Could drones be the solution to traffic gridlock?

Could passenger-carrying drones someday be the answer to traffic delays? It seems like an outlandish, space-age fantasy-but some in the burgeoning urban air mobility industry believe short-haul flights in unpiloted electric flying vehicles will be a key answer to gridlock in major metropolitan areas. A number of startups, including Uber Elevate, are working on developing such a system that could transport people and goods. Some have attracted millions of dollars in venture capital funding. Yet there are staggering hurdles, ranging from cost to safety, noise, public acceptance, regulations, space for vertiports, and questions about who would pay for and who would control the infrastructure for such transportation.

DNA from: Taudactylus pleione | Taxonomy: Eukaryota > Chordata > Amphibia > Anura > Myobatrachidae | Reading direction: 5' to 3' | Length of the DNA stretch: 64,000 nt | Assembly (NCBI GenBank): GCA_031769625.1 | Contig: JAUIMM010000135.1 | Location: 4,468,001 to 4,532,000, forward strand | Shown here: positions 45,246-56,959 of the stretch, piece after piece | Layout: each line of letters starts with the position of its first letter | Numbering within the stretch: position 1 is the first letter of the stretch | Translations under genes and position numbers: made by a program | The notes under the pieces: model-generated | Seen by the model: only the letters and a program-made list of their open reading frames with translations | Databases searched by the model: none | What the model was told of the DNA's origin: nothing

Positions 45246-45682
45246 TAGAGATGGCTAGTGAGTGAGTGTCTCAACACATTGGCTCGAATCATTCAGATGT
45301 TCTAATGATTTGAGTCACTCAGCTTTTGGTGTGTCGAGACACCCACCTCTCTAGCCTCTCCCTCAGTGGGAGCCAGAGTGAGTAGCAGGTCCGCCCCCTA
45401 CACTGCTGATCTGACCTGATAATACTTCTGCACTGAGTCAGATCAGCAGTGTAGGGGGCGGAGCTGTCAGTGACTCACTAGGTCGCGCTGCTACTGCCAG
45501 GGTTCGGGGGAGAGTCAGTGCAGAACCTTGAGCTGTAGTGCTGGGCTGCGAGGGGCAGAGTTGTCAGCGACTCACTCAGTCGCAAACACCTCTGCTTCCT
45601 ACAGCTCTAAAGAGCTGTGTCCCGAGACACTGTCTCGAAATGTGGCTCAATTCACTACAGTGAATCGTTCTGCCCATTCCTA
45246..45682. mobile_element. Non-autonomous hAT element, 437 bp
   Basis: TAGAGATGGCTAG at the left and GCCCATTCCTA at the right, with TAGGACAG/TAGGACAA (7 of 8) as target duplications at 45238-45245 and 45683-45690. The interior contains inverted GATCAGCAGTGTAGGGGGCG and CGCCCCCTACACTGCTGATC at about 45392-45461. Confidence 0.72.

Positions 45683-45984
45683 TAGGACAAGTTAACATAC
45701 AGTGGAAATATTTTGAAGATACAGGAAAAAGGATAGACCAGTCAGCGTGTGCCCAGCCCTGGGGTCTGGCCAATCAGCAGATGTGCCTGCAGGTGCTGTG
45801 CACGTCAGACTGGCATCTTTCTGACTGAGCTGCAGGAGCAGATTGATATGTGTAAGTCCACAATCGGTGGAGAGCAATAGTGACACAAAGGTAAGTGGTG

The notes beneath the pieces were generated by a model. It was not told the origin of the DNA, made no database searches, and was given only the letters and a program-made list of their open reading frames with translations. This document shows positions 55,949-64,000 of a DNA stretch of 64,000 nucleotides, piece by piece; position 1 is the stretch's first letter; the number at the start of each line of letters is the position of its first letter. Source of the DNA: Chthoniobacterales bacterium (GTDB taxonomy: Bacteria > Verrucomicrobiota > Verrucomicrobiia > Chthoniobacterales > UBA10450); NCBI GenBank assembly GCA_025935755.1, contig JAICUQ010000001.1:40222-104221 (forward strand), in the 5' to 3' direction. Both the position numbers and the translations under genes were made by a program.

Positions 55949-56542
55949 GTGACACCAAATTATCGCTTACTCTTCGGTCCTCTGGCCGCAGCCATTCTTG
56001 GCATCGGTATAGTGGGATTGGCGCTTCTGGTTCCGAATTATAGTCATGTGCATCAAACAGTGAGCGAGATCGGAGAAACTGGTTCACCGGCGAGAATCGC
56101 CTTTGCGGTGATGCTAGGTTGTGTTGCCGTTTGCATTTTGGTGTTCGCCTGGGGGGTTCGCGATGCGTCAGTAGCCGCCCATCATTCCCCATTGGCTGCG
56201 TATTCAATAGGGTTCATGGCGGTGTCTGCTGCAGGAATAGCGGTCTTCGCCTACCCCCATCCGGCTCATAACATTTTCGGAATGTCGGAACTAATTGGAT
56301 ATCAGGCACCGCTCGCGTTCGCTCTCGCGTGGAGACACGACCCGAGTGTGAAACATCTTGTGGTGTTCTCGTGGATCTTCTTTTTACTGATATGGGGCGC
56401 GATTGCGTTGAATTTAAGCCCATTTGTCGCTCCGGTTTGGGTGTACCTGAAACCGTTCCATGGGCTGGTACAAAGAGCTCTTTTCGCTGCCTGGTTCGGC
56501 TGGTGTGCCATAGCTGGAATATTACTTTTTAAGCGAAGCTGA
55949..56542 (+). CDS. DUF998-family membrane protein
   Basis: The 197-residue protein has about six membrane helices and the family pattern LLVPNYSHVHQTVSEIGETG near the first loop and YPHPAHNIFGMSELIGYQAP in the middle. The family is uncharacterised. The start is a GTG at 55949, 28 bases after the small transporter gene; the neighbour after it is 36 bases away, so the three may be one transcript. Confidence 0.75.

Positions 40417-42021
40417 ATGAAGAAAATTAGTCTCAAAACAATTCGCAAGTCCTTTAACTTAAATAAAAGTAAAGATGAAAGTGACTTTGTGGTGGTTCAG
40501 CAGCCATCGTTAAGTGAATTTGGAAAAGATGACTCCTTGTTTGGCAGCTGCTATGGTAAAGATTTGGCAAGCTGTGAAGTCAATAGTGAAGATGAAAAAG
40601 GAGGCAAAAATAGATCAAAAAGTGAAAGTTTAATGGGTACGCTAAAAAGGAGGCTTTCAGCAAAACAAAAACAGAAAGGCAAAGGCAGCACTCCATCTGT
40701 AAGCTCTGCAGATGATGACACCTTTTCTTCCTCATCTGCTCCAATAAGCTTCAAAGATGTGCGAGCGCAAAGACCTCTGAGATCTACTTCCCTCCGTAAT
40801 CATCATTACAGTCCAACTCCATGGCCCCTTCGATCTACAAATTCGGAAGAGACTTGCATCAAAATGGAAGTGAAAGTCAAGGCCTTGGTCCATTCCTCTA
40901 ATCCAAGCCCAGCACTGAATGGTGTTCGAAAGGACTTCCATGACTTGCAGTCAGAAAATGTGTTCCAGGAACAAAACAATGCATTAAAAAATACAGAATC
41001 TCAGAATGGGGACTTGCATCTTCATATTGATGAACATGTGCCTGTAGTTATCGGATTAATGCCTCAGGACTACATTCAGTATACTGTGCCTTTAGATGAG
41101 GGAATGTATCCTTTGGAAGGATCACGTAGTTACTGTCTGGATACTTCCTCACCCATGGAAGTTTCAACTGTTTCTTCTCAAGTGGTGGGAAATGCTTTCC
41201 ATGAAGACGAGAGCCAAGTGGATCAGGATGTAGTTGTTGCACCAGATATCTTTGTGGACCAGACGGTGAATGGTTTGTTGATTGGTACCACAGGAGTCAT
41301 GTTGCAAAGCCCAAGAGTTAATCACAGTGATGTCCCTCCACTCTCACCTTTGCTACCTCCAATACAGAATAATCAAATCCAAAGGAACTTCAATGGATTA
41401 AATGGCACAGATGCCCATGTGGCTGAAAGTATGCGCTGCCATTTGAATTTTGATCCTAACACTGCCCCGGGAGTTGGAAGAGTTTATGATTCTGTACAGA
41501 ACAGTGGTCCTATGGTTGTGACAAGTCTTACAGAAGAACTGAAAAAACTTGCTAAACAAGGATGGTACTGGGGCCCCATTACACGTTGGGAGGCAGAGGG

In metro Atlanta, discussion about the technology's future has already begun. Georgia Tech this year created a Center for Urban and Regional Air Mobility to explore the development of aircraft for transportation in densely populated urban areas. Professors leading the effort held an urban air mobility workshop in Atlanta in January. Three months later, national industry publication Aviation Week held an urban air mobility conference at the Georgia World Congress Center.

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